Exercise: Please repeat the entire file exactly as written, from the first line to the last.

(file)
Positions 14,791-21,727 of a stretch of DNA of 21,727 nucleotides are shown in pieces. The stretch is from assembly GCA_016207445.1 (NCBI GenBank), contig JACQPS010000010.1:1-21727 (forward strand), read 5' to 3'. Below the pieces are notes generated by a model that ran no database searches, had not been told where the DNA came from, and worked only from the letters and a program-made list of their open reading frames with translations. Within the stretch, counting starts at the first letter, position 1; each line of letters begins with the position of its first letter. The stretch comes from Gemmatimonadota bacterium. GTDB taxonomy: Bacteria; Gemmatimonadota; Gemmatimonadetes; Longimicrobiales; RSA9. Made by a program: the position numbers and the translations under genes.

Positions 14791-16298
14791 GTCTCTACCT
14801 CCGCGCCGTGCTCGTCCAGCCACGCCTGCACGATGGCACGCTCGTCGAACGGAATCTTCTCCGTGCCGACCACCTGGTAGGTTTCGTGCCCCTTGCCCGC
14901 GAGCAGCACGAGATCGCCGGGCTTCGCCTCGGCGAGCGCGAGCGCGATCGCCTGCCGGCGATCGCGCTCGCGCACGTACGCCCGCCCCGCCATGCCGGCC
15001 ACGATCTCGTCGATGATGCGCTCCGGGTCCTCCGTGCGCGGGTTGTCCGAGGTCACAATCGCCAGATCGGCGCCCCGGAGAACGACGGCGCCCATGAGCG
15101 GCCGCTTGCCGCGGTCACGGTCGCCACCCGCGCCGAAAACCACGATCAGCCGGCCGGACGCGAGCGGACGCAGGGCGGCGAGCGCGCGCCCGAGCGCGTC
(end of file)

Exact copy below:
Positions 14,791-21,727 of a stretch of DNA of 21,727 nucleotides are shown in pieces. The stretch is from assembly GCA_016207445.1 (NCBI GenBank), contig JACQPS010000010.1:1-21727 (forward strand), read 5' to 3'. Below the pieces are notes generated by a model that ran no database searches, had not been told where the DNA came from, and worked only from the letters and a program-made list of their open reading frames with translations. Within the stretch, counting starts at the first letter, position 1; each line of letters begins with the position of its first letter. The stretch comes from Gemmatimonadota bacterium. GTDB taxonomy: Bacteria; Gemmatimonadota; Gemmatimonadetes; Longimicrobiales; RSA9. Made by a program: the position numbers and the translations under genes.

Positions 14791-16298
14791 GTCTCTACCT
14801 CCGCGCCGTGCTCGTCCAGCCACGCCTGCACGATGGCACGCTCGTCGAACGGAATCTTCTCCGTGCCGACCACCTGGTAGGTTTCGTGCCCCTTGCCCGC
14901 GAGCAGCACGAGATCGCCGGGCTTCGCCTCGGCGAGCGCGAGCGCGATCGCCTGCCGGCGATCGCGCTCGCGCACGTACGCCCGCCCCGCCATGCCGGCC
15001 ACGATCTCGTCGATGATGCGCTCCGGGTCCTCCGTGCGCGGGTTGTCCGAGGTCACAATCGCCAGATCGGCGCCCCGGAGAACGACGGCGCCCATGAGCG
15101 GCCGCTTGCCGCGGTCACGGTCGCCACCCGCGCCGAAAACCACGATCAGCCGGCCGGACGCGAGCGGACGCAGGGCGGCGAGCGCGCGCCCGAGCGCGTC